Déjà vu in the Netherlands – Dutch Elections Today

Early voters cast their ballots for the general election in The Hague, Netherlands. REUTERS/Michael Kooren


The Dutch Election for Prime Minister will be held today, and the major issues that have riled the Dutch electorate speak to the uncanny wave of populism that has swept several Democratic, Western nations. First, the United Kingdom voted in favor of a referendum to withdraw from the European Union; then, the United States elected Donald Trump president. Now, the French and Dutch election seasons seem to mirror the U.S. election and the British referendum vote on the basis of populism and immigration rhetoric.

The primary issues on each of the aforementioned political stages are the same as those on which the Dutch election currently hinges. Immigration is a massive issue in the Netherlands much like it is in France, the United Kingdom, and the United States. The concern among citizens, however, changes from one side of the argument to the other much like the conversation Stateside between Republicans and Democrats. Additionally, the right wing is predominately rallying behind Geert Wilders who has been dubbed the “Dutch Trump” or “the Donald Trump of Holland.” He is known for a highly controversial, 2008 film entitled, Fitna, which made significant ripples on the Internet for splicing passages of the Quran with the aftermath of terrorist attacks.

Wilders is known for much more than a propaganda film now, however. In 2017, he is the leader of the Freedom Party and the formidable opposition of incumbent Prime Minister Mark Rutte. Wilders currently campaigns on anti-immigration promises with which many Dutch citizens agree. He aims to eliminate the burqa, imprison Muslims whether they’ve committed a crime or not, shut down all mosques, and cease all immigration from Muslim-majority nations in a manner not dissimilar from President Trump’s initial Muslim ban.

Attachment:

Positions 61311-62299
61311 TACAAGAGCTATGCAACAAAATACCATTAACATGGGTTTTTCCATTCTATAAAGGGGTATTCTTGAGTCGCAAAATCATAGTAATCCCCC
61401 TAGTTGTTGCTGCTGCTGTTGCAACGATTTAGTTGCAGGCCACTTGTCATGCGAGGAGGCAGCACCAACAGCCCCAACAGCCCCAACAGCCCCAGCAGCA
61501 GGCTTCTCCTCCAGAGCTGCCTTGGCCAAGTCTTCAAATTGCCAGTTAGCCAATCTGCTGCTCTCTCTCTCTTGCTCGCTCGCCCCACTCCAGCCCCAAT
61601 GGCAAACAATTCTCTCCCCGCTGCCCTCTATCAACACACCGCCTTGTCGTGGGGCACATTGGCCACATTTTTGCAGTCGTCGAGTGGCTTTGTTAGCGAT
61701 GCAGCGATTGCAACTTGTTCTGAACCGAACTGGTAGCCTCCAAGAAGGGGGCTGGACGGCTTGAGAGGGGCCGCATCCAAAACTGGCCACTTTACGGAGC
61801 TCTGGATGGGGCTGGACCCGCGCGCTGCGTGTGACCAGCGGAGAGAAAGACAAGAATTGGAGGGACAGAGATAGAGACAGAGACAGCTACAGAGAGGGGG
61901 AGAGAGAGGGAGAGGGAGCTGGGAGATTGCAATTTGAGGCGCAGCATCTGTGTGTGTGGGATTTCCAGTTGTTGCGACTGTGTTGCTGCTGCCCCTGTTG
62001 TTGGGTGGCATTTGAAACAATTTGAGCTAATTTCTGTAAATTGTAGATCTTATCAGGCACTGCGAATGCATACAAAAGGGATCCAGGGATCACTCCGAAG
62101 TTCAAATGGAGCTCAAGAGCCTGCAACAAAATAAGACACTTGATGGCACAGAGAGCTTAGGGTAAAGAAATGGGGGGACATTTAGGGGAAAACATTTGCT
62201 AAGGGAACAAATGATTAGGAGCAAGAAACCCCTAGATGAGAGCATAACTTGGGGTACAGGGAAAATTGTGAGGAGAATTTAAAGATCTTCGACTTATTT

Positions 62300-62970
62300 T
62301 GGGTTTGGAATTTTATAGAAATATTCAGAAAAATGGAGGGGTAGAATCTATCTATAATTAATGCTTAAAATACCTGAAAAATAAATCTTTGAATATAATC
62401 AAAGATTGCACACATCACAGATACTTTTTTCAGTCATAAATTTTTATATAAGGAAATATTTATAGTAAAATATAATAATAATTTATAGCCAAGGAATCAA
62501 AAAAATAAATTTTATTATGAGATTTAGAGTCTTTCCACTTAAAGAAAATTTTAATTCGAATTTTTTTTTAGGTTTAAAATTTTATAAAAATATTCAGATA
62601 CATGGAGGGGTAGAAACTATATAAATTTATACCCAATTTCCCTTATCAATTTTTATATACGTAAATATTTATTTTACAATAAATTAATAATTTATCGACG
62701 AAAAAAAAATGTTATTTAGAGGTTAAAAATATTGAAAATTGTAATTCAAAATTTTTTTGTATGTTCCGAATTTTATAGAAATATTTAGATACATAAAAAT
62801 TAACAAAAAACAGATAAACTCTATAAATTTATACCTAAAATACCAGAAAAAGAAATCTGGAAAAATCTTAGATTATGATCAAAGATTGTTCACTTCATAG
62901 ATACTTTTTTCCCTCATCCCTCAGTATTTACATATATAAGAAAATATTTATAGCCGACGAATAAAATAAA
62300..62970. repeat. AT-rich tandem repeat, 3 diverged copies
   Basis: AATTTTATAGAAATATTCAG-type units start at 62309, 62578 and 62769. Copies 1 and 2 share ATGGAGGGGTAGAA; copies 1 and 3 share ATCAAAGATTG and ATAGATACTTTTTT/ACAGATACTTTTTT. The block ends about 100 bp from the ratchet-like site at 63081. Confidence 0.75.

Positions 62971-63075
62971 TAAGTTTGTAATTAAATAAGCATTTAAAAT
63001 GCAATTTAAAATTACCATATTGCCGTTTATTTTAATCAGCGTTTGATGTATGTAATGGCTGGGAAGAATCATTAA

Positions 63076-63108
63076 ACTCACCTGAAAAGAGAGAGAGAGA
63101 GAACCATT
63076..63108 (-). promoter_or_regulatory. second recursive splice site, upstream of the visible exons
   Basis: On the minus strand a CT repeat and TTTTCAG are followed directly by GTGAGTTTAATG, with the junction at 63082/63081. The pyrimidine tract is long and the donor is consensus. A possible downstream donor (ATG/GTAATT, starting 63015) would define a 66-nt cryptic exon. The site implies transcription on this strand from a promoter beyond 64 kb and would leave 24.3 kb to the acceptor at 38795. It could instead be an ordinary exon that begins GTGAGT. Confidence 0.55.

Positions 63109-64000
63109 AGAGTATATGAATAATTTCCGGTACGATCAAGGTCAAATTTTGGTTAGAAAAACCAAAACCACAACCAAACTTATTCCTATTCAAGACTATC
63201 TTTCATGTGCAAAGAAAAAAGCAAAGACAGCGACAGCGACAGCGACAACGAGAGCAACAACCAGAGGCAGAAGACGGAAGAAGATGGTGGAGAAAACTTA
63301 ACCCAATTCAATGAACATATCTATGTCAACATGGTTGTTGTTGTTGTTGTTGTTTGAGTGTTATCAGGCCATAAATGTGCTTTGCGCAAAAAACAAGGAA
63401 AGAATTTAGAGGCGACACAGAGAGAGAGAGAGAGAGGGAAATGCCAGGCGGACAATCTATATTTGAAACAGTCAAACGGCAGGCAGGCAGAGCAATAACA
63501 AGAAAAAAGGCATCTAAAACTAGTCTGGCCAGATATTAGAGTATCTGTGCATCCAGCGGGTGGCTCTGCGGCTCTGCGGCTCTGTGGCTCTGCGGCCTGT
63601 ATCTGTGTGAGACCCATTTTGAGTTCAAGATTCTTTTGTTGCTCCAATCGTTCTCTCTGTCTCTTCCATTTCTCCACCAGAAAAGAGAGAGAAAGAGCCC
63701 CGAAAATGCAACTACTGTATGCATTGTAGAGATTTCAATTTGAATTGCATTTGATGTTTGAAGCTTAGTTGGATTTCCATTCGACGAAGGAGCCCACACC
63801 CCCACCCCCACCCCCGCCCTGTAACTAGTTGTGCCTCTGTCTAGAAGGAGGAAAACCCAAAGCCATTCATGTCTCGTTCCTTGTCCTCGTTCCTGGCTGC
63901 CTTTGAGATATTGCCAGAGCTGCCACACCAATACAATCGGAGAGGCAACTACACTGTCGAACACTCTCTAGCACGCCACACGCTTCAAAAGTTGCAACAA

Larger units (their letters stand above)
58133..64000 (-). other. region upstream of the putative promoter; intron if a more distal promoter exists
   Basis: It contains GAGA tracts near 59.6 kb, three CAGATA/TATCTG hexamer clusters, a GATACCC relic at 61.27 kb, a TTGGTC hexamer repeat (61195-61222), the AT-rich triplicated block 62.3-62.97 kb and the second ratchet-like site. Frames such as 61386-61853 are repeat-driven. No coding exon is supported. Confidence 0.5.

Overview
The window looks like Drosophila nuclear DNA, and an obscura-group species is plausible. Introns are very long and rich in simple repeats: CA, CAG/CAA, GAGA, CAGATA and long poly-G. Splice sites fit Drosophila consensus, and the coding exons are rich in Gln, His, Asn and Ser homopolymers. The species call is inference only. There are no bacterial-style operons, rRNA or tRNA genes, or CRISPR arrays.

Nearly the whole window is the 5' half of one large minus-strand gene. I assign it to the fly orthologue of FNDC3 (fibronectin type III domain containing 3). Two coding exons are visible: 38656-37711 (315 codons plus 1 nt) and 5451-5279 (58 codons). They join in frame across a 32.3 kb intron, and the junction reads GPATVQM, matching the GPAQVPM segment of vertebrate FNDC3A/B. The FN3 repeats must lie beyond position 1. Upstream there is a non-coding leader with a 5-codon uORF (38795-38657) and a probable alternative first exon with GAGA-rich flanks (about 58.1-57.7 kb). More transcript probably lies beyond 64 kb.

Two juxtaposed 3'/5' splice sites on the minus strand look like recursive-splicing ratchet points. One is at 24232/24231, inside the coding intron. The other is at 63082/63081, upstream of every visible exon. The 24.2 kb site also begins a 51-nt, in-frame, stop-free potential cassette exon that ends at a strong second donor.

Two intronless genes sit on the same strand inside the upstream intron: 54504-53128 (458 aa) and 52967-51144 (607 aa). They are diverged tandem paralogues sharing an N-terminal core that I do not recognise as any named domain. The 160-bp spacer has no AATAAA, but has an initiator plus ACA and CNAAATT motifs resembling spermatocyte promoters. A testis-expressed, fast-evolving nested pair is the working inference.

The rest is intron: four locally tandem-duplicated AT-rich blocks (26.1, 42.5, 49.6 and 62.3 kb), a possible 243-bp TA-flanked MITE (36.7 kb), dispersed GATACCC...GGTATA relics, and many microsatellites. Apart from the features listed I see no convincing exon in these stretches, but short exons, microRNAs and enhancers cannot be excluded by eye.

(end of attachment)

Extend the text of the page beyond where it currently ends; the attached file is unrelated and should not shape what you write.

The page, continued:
Additionally, Wilders has extended the campaign promise that he will present a referendum on the Netherlands’ E.U. membership. Prime Minister Rutte opposes this, though not as hard and steadfastly as his supporters might have expected a year ago. He has publicly stated that the original idea of the European Union is “dead,” but he is unwilling to withdraw from the union. Rutte has also said of immigrants who do not culturally assimilate that they must “behave normally or go away.” These statements bring some of his supporters to believe that he has pivoted more toward the position of a centrist despite having initially been elected as a leader of the left wing.

The Prime Minister banks on being able to win on the merits of the Dutch economy, which is projected by the European Commission to experience 2% growth this year, which represents greater economic stability than the E.U. as a whole. The Dutch economy even now, in fact, is among the most robust in Europe. Moreover, Rutte is also banking on the Dutch election process ensuring that Wilders cannot simply become Prime Minister; rather, the best-case scenario for Wilders is that Parliament extends to him the opportunity to form a coalition with other parties that support him. In Dutch elections, this can often be the case even when a challenging candidate gets more votes than an incumbent. This may prove to be the distinguishing characteristic between Wilders and Trump.